Photo Credit: Danielle Sobers.
A group that celebrates intersectionality and people with multilayered identities has started in Niagara.
QTBIPOC Niagara offers a safe space for those who are part of the QTBIPOC (Queer, Trans, Black, Indigenous, People of Colour) community.
Jermaine Marshall, Project Manager & Workshop Facilitator at Brock’s Human Rights and Equity, Shannon Kitchings, Human Rights and Equity and Ombuds Coordinator and Kelyn Best, a Sociology Major and Intercultural Mentor at Brock recently formed this exclusive group.
“The purpose of this group is to create a safe space for queer, trans, Black, Indigenous, people of colour within St. Catharines and the Niagara Region to connect, interact, build community, share resources and share unique issues of race, gender and sexuality,” said Marshall.
This new group is in its early stages. Currently, they are accepting new members and navigating the needs of the QTBIPOC community.
When Marshall moved to St. Catharines from Jamaica he noticed the lack of spaces for QTBIPOC members. After acknowledging the need for a safe space for this community, Marshall pursued creating one.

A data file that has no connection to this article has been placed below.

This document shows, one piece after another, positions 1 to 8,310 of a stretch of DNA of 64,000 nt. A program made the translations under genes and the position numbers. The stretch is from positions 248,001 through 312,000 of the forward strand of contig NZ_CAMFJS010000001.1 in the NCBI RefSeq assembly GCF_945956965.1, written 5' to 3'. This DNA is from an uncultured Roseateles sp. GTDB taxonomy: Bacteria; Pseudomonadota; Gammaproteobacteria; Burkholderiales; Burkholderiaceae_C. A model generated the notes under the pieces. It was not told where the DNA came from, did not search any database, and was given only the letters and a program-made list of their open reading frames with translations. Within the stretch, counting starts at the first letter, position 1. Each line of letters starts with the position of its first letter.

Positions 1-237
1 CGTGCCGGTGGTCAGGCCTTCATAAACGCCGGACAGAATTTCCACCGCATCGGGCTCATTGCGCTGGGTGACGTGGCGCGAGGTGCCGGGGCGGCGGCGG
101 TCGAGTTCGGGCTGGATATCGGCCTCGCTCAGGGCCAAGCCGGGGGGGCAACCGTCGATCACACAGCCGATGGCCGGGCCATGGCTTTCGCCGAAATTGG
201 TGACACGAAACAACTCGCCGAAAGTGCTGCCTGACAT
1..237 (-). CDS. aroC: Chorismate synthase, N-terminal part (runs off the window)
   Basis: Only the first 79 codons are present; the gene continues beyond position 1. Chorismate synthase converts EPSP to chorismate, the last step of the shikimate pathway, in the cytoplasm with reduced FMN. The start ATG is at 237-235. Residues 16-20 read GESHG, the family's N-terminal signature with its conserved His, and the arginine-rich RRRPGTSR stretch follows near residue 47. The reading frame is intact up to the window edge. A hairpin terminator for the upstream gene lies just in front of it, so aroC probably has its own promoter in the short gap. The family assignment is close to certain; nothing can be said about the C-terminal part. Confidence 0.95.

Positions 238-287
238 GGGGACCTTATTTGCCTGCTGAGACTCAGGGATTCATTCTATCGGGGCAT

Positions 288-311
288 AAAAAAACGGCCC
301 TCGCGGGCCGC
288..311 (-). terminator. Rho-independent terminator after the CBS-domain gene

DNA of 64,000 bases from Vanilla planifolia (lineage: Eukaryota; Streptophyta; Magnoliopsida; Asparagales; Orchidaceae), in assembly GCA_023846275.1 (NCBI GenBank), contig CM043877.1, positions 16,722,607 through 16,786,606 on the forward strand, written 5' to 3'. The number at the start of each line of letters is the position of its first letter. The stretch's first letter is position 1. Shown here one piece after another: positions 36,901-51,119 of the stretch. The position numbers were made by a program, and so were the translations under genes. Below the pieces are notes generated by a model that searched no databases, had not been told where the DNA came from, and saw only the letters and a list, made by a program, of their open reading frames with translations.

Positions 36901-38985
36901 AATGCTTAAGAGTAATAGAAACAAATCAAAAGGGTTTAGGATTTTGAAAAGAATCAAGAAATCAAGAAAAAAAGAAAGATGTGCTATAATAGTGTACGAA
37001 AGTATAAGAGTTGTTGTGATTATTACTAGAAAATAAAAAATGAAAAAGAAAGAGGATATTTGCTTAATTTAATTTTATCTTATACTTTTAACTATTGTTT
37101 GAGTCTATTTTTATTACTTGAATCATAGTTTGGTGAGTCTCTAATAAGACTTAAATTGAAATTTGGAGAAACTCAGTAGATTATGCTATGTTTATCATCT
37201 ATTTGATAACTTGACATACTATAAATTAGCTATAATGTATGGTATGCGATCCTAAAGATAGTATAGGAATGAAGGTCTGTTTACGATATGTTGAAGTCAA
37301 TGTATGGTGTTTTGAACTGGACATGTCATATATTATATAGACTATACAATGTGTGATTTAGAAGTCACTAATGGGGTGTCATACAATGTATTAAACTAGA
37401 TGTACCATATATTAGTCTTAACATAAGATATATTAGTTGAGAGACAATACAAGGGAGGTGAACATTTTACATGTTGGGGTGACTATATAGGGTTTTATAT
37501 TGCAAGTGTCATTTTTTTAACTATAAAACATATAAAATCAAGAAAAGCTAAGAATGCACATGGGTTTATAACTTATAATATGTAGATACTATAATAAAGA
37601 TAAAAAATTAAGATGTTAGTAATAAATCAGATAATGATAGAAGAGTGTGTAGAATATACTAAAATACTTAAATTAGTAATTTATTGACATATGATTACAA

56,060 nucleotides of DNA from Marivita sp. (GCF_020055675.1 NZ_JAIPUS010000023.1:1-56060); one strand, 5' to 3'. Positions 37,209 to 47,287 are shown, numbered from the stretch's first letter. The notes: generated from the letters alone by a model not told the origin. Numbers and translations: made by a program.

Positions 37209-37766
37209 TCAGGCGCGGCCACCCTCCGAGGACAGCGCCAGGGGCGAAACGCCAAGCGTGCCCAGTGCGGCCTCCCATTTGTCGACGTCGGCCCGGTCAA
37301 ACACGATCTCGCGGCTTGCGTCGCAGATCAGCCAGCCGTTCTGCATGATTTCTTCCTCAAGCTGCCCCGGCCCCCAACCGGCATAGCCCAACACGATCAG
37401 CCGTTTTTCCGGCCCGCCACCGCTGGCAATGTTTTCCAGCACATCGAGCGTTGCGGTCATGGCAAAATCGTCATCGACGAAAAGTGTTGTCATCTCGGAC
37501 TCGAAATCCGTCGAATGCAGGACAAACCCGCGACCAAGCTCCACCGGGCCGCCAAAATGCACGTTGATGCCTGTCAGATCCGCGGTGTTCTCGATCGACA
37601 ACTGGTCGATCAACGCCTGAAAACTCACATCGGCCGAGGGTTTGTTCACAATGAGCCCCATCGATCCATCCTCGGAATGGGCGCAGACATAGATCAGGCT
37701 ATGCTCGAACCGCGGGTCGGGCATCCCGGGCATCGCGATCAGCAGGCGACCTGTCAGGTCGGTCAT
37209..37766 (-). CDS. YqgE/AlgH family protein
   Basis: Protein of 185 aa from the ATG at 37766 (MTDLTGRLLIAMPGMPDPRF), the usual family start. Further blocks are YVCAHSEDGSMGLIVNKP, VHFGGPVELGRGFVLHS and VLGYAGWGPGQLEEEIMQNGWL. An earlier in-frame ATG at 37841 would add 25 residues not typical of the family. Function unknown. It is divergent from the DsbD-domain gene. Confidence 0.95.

“An area can never truly be socially aware, socially woke or meet the needs of its populus if it does not meet the needs of all of its populus, especially its most oppressed groups,” said Marshall.
This group differs from other Pride groups because it is exclusive to QTBIPOC members. This exclusively ensures that traditionally marginalized voices are heard, respected and celebrated in a safe, accepting environment.
“The queer experience for people of colour is oftentimes radically different [than the experience of white 2SLGBTQ+ members],” said Marshall. “There are different nuances and complexities, there is a need to have spaces that are exclusively for these queer people of colour.”
Through creating an exclusive space, QTBIPOC Niagara hopes to open the doors to discussions revolving around the unique experiences of its members.
“In predominantly white spaces it can be difficult to bring up issues of race, like racism within the queer community and the experience of being a racial minority and queer. Oftentimes power dynamics do not allow for those ideas to flow freely,” said Marshall.
To ensure this space remains safe for QTBIPOC members, QTBIPOC Niagara is in the early stages of creating a code of conduct. This code of conduct will address the specific needs of the QTBIPOC community and will include safeguards to protect its members from hateful language or offensive comments within the group.
Although it is just beginning, QTBIPOC Niagara is already fostering community, building a safe space and offering resources to the QTBIPOC community.
Members interested can join through Facebook, via the official page “QTBIPOC Niagara.” There are two preliminary questions to ensure participants are part of the QTBIPOC community.